tralac Daily News
The proposed policy to ban the export of waste, scrap and semifinished metal products for a period of six months is necessary to immediately reduce the ability of criminal syndicates to monetise stolen metals, while registration systems are put in place to hamper their ability to mask stolen metals within legitimate metal trade, Trade, Industry and Competition Minister Ebrahim Patel has said.
“The ban is temporary. In this period, the domestic market will provide some market for product. When the [regulatory and registration] system is fully developed, then such scrap that has been legitimately and properly obtained and can be explained can be exported,” Patel assured committee members. The new policy regime is intended to challenge the criminal syndicates’ ability to operate, sell and export stolen metal, he emphasised.
Wool industry welcomes government cooperation in overcoming export ban (Engineering News)
Agricultural business chamber of commerce Agbiz, federation of agricultural organisations AgriSA and the National Wool Growers’ Association of South Africa (NWGA) have welcomed an agreement between the South African government and the government of China to lift a ban on South African wool exports. Agbiz says the decision is a welcome development within the context of an increasingly volatile environment for international trade.
Private sector urges state to act on high cost of doing business (Kenya Broadcasting Corporation)
The government is determined to address the high cost of doing business in the country as a measure to spur regional trade. East African Community Principal Secretary Kevit Desai says the move is intended to make the country more attractive and competitive for local and international investors.
He said there is need to reduce the cost of doing business in the country to facilitate local and foreign investments. The PS says Kenya being the hub for regional and international trade is pushing to tackle barriers to trade by streamlining its import and export processes through implementation of reforms geared to addressing the high trade costs besides cumbersome and time-consuming border procedures.
Kenya: US diaspora remittances drop (Business Daily)
Diaspora remittances from the United States have fallen by a monthly average of three percent this year, reflecting the sharp cost of living in the world’s largest economy which has cut the disposable income available to Kenyans for support of relatives back home. A Central Bank of Kenya (CBK) breakdown of remittances by source country shows that inflows from the US fell to $183.4 million (Sh21.9 billion) from $221.5 million (Sh26.5 billion) in December 2021.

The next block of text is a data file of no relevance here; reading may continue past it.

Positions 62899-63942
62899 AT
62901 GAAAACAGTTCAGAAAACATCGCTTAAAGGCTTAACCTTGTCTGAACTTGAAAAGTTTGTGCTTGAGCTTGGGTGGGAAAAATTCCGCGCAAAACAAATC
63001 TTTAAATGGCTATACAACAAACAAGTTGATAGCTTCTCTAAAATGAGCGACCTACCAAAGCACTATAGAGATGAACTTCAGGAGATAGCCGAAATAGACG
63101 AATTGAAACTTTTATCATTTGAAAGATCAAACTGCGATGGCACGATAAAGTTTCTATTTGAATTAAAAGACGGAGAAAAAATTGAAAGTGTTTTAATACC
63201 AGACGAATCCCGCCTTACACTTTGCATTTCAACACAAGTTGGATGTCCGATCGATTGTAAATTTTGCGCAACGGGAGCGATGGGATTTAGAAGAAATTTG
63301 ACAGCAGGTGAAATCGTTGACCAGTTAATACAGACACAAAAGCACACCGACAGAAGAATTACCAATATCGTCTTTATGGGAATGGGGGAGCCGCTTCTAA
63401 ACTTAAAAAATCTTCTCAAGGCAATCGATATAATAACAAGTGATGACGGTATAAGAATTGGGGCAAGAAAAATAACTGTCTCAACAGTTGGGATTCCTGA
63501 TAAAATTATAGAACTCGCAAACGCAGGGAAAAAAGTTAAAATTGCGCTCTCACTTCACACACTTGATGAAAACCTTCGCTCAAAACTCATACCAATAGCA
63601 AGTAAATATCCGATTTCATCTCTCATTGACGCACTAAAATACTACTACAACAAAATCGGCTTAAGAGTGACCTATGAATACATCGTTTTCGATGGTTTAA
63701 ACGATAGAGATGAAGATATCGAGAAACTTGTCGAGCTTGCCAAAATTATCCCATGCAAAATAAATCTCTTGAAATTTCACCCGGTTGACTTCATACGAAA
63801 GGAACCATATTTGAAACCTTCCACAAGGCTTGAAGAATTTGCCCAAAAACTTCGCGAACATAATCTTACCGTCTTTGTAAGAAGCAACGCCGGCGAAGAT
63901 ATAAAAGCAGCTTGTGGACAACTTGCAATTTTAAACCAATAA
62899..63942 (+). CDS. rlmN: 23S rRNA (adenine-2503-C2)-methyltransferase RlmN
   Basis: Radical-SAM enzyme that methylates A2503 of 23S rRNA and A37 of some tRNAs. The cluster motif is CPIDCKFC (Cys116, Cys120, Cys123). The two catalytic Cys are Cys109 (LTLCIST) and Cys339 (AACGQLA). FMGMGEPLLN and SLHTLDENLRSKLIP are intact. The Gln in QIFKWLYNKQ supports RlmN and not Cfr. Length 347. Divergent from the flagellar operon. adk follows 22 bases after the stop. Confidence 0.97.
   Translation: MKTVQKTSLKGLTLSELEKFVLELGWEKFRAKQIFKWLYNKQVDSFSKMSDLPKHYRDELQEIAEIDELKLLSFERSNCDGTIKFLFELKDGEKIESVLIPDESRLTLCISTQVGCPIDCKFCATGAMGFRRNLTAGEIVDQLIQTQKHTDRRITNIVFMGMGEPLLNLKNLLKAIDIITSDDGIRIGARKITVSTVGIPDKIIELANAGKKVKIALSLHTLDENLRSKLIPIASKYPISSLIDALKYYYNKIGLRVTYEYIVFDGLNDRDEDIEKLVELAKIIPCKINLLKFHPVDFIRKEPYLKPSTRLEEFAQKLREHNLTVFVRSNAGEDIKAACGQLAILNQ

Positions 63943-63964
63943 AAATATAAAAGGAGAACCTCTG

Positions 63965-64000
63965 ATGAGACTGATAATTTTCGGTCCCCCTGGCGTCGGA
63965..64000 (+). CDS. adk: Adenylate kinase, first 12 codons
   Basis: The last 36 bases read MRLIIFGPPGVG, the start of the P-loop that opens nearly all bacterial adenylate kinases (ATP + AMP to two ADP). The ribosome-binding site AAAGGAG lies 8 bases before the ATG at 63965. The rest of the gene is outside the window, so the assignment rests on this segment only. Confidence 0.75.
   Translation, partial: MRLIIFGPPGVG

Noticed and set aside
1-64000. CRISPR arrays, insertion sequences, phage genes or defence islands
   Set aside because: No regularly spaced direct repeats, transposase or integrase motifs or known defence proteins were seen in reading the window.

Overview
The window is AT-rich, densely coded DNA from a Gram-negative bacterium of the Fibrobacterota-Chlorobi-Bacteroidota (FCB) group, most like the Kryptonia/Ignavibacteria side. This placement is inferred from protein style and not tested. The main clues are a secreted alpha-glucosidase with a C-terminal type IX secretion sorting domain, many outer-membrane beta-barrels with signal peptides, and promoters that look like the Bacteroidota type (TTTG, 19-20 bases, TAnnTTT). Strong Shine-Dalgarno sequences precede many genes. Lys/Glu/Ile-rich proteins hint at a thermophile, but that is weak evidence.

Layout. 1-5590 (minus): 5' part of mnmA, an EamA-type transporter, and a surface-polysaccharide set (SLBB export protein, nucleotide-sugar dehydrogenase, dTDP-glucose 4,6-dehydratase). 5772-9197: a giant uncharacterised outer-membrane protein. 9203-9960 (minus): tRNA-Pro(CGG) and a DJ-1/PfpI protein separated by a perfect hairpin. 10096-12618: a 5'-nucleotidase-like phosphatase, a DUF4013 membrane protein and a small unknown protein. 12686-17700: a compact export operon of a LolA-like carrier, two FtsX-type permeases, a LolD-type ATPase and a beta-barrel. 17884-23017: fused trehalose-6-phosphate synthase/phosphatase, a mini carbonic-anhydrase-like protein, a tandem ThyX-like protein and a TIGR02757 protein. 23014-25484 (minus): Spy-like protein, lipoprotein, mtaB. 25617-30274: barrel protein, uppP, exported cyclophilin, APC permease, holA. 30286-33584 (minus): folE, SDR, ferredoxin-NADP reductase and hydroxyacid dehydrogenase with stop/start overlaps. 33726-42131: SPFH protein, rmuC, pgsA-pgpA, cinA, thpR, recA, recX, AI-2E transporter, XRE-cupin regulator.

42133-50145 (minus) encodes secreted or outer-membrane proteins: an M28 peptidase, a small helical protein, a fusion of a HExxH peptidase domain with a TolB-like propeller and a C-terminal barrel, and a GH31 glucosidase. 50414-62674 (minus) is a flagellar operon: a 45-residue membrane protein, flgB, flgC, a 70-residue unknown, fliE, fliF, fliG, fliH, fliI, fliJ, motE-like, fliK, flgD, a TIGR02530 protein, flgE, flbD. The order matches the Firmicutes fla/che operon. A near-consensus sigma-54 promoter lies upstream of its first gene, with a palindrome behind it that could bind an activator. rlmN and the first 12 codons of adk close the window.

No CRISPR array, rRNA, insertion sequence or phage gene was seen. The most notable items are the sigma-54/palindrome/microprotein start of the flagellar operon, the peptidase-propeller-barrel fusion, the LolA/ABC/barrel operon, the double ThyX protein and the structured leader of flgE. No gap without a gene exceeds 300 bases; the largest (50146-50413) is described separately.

“Furthermore — looking from the recipient perspective — the CBK survey on diaspora remittance had listed real estate investment as a major use of the remittance flow. As such, the wait-and-see attitude in the run-up to the election coupled with runaway construction costs also waded the remittance inflow towards real estate investment.” The US is the biggest source of remittances to Kenya, accounting for 59 percent of the total sum of funds sent into the country this year. As a result, the direction of total inflows largely mirrors the performance of the US source market.
UK protests Kenya ban on second-hand buses, trucks (Business Daily)
The United Kingdom has protested Kenya’s impending ban on second-hand imports of buses and trucks, fearing the embargo will cut the flow of used commercial vehicles from the European country. Betty Maina, the Industrialisation and Trade secretary, says the UK authorities are uncomfortable with the sanction on used vehicles, which was set to take effect from July 1 before it was frozen in court. An escalation of the differences between Kenya and Britain could affect the flow of goods between the two nations.
Kenya and Britain inked a fresh trade deal in December 2020 allowing duty-free access of Kenyan goods to the UK market and avoid a post-Brexit disruption. The protest will be handled by the Kenya-United Kingdom Economic Partnership Agreement (EPA) Council, Ms Mainda said.
The EPA Council is made up of ministerial representatives from both countries tasked with ensuring smooth implementation of the trade deal, which came into force in March 2021, including ironing out trade disputes.
Nairobi signed the strategic trade deal with London on behalf of the seven-nation East African Community (EAC) on December 8, 2020, before its coming into force on March 23, 2021, after ratification by respective parliaments. The trade pact preserved duty- and quota-free access to the UK for Kenya’s largely agricultural produce such as cut flowers, coffee, tea, fruits and vegetables after Britain left the 27-member European Union trading bloc. The deal, however, provides a window of seven years after ratification by the Kenyan and UK parliaments for non-agricultural goods from the UK to start enjoying preferential import duty.
Sugar imports drop on improved production (Business Daily)